Q&A: Cynthia Buiza, Executive Director of the California Immigrant Policy Center
Cynthia Buiza is the Executive Director of the California Immigrant Policy Center (CIPC), where she leads the organization in its advocacy for immigrant rights. Buiza has over two decades of experience in human rights advocacy and nonprofit management.
In this Q&A, Buiza discusses her work at CIPC, the Trump Administration’s “public charge” rule, and health challenges facing immigrants in California.
Emily Boerger: Can you tell me about the California Immigrant Policy Center and its overarching goals and mission?
Cynthia Buiza: “We’re a statewide advocacy organization. We mostly focus on immigrant rights and refugee advocacy, but our mission is really to make sure that we craft an inclusive statewide agenda that includes immigrants and refugees. We also have a bunch of different programs that support the mission.
We focus on detention and deportation issues, the safety nets, health and public benefits, immigrant integration, and worker rights. So, we have a full plate in terms of the work we do.
But one of the pillars of CIPC’s work is really in the area of health and public benefits. That’s part of the reason why we are a part of this movement to increase the insured population in California by not only, kind of, redefining what health equity means, but also fighting for coverage for the undocumented population in the state.”
EB: You mentioned the rate of uninsured, but what other specific health challenges do immigrants face in California?
CB: “Well the lack of access to basic health care is the biggest. For us, the inability to access basic health care actually impacts the economic mobility of many immigrants. Their immigration status impacts their ability to have a healthy and thriving life in the states. So, we’ve been talking about immigration status as a social determinant of health now because of the issues that have been raised around extreme targeting at the moment by the administration against immigrants.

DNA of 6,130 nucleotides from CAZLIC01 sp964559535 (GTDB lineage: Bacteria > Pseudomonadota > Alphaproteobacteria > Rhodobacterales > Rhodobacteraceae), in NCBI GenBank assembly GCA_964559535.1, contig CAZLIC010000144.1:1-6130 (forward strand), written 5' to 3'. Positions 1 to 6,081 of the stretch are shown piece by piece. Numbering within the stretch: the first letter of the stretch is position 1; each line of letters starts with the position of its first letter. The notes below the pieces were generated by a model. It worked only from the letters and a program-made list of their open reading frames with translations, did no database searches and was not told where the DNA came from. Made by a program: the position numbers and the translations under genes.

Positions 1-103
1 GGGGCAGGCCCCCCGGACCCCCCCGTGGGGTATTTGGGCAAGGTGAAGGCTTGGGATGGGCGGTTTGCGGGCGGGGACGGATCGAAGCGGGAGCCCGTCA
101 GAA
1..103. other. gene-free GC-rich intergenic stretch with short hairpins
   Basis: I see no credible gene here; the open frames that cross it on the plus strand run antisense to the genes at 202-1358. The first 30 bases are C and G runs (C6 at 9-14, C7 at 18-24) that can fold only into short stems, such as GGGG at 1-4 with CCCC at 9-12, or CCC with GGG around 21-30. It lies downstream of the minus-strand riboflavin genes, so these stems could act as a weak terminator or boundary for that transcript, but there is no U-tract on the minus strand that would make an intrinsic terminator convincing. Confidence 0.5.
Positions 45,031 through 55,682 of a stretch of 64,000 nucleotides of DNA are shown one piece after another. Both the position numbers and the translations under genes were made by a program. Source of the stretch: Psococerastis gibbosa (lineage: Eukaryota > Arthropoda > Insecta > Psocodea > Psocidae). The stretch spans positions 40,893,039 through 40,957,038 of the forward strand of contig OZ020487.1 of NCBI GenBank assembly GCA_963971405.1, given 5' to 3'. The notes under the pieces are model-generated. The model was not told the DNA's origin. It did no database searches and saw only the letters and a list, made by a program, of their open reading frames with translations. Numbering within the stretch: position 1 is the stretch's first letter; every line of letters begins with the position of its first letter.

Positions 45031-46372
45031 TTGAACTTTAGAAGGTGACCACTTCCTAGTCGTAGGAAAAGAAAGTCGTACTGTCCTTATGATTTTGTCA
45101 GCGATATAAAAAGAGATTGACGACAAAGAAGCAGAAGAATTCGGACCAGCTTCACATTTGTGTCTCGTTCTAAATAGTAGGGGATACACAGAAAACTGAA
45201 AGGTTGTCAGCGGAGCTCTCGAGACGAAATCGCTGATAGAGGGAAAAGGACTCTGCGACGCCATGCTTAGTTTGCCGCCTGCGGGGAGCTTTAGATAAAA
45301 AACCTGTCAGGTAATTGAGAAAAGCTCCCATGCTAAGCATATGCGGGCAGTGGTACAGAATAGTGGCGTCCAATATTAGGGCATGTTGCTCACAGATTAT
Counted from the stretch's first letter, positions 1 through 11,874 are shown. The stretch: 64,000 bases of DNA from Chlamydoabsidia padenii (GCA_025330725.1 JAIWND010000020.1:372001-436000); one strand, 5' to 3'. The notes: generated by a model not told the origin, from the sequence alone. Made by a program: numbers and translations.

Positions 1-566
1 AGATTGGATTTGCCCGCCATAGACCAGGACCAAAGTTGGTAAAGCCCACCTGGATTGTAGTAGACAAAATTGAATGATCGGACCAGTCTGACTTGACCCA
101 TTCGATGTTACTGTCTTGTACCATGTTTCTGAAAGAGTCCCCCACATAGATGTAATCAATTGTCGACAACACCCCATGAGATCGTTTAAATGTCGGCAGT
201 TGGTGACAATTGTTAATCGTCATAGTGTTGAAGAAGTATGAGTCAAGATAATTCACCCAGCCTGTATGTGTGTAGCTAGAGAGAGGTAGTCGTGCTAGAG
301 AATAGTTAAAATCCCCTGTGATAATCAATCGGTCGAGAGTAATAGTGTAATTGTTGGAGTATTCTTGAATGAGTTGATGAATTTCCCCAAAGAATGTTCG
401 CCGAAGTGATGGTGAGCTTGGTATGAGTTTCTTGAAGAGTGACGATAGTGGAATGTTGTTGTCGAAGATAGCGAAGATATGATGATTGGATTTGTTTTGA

But when you don’t have access to basic health care, you don’t have access to oral health care, you don’t have access to mental health services, you don’t have access to a lot of what typical Californians have access to… In many ways, for these communities, that inequity is really one of the worst conditions that they could have and experience. And I’ve seen this with my undocumented immigrant friends and their families who have gone bankrupt or have become jobless because they don’t have access to health care. I guess what I’m saying is, this fundamental lack [of access] impacts everything in an immigrant’s life. For that matter, [it impacts] anyone who doesn’t have access to health care.”
EB: Can you talk to me about the Trump Administration’s “public charge” rule and how that’s going to impact access and the number of uninsured?
CB: “The biggest challenge we have at the moment is the chilling effect of the rule that’s not even in effect. It won’t be in effect until October 15. But, remember that in California many immigrants are in mixed-status families. So, in terms of the chilling effect of the rule, many people have begun to withdraw from programs and services that they are still eligible for. And so we see that this has an immediate effect on how people actually take care of themselves, how people feed themselves because there’s an impact on CalFresh, and how people house themselves because of impacts around housing assistance… That’s just some immediate impacts that we are seeing.
I think in the long-term, because the projected population that could be affected in California is around 6.8 million, are we going to see more people withholding from certain types of benefits and insurance because of this rule?